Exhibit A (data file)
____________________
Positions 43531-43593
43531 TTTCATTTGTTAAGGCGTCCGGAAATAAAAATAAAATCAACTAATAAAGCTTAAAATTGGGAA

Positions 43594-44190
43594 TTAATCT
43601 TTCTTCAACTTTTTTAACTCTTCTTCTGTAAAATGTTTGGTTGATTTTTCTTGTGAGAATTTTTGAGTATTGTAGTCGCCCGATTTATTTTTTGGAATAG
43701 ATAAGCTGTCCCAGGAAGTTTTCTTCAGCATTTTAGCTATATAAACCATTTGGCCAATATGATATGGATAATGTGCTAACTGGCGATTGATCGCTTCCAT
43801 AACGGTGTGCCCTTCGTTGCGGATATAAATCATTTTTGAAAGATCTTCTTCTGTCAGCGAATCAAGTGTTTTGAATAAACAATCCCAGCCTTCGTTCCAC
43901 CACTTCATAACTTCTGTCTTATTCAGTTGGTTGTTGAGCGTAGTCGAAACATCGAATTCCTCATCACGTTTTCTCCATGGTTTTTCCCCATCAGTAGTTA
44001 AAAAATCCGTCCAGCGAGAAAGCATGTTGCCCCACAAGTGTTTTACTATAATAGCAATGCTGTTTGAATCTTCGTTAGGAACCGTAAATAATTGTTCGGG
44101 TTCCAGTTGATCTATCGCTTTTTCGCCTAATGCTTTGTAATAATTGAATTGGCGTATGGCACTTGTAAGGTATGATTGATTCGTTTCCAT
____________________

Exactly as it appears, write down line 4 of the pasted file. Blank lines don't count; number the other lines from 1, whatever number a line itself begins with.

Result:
43594 TTAATCT